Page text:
The National Hurricane Center (NHC) reports that a “potentially catastrophic” Hurricane Irma will strike the U.S. territory of Puerto Rico on Wednesday. Current predictions call for the storm to move on to Cuba and then possibly Florida by Sunday afternoon.
The 5 a.m. NHC advisory reports that Hurrican Irma maintained its potentially catastrophic 185 mph winds that make it what officials called the strongest Atlantic Basin storm in history. The barometric pressure of the storm continues to drop and is currently reported at 26.99 inches (914 mb). It is currently located about 50 miles ESE of St. Martin moving to the WNW (285 degrees) at 16 mph.
Officials warn of the potential of 15 to 20-foot storm surges along the southeastern coast of the Bahamas and the Turks and Caicos Islands. The Virgin Islands and the northern coast of Puerto Rico can expect storm surges of up to 11 feet.
While officials warn that their forecasts for Sunday have a wide margin of error, officials are now calling for the storm to move onto the southern tip of Florida on Sunday as a category four or five hurricane. Irma is expected to weaken slightly as it brushes along the northern coasts of Puerto Rico and Cuba before making its U.S. mainland landfall.
The NHC issues the following advisories:
1. Irma is a potentially catastrophic category 5 hurricane and will bring life-threatening wind, storm surge, and rainfall hazards to portions of the northern Leeward Islands, including the Virgin Islands and Puerto Rico, today. Preparations should be rushed to completion.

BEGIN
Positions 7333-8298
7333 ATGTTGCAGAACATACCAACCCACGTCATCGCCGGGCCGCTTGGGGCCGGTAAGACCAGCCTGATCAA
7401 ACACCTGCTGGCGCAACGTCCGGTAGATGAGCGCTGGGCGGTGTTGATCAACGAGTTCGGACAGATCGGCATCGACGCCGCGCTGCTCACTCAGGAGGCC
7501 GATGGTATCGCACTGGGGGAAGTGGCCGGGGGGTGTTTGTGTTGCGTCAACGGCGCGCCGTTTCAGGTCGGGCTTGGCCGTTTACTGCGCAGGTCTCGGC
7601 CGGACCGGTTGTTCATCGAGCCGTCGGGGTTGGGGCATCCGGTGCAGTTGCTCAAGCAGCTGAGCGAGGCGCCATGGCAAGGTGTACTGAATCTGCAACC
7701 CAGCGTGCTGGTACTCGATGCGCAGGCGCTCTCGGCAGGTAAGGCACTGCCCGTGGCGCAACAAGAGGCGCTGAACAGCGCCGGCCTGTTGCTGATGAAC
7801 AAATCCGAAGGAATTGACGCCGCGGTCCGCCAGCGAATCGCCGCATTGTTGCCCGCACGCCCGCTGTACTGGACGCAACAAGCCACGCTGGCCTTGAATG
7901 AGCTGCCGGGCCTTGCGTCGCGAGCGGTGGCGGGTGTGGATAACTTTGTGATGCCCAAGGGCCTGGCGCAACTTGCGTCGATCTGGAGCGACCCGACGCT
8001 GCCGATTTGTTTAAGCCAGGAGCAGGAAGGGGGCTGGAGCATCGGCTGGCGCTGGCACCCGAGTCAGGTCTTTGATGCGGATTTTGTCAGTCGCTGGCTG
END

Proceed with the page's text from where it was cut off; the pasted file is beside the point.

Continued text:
2. A Hurricane Warning is in effect for the northern coast of the Dominican Republic, as well as the southeastern Bahamas and the Turks and Caicos, with hurricane watches for portions of Haiti and the central Bahamas. Irma is likely to bring dangerous wind, storm surge, and rainfall to these areas from Wednesday night through Friday.
3. Irma could directly affect the remainder of the Bahamas and Cuba as an extremely dangerous major hurricane later this week. Residents in these areas should monitor the progress of Irma and listen to advice given by officials.
4. The chance of direct impacts from Irma beginning later this week and this weekend from wind, storm surge, and rainfall continues to increase in the Florida Keys and portions of the Florida Peninsula. However, it is too soon to specify the timing and magnitude of these
President Donald Trump signed emergency declarations in advance of Hurricane Irma for Florida, Puerto Rico, and the U.S. Virgin Islands. President Trump’s declarations allow the Department of Homeland Security (DHS) and the Federal Emergency Management Agency (FEMA) to respond as quickly as possible after the storm moves through the affected areas.
Follow complete coverage of Hurricane Irma on Breitbart News.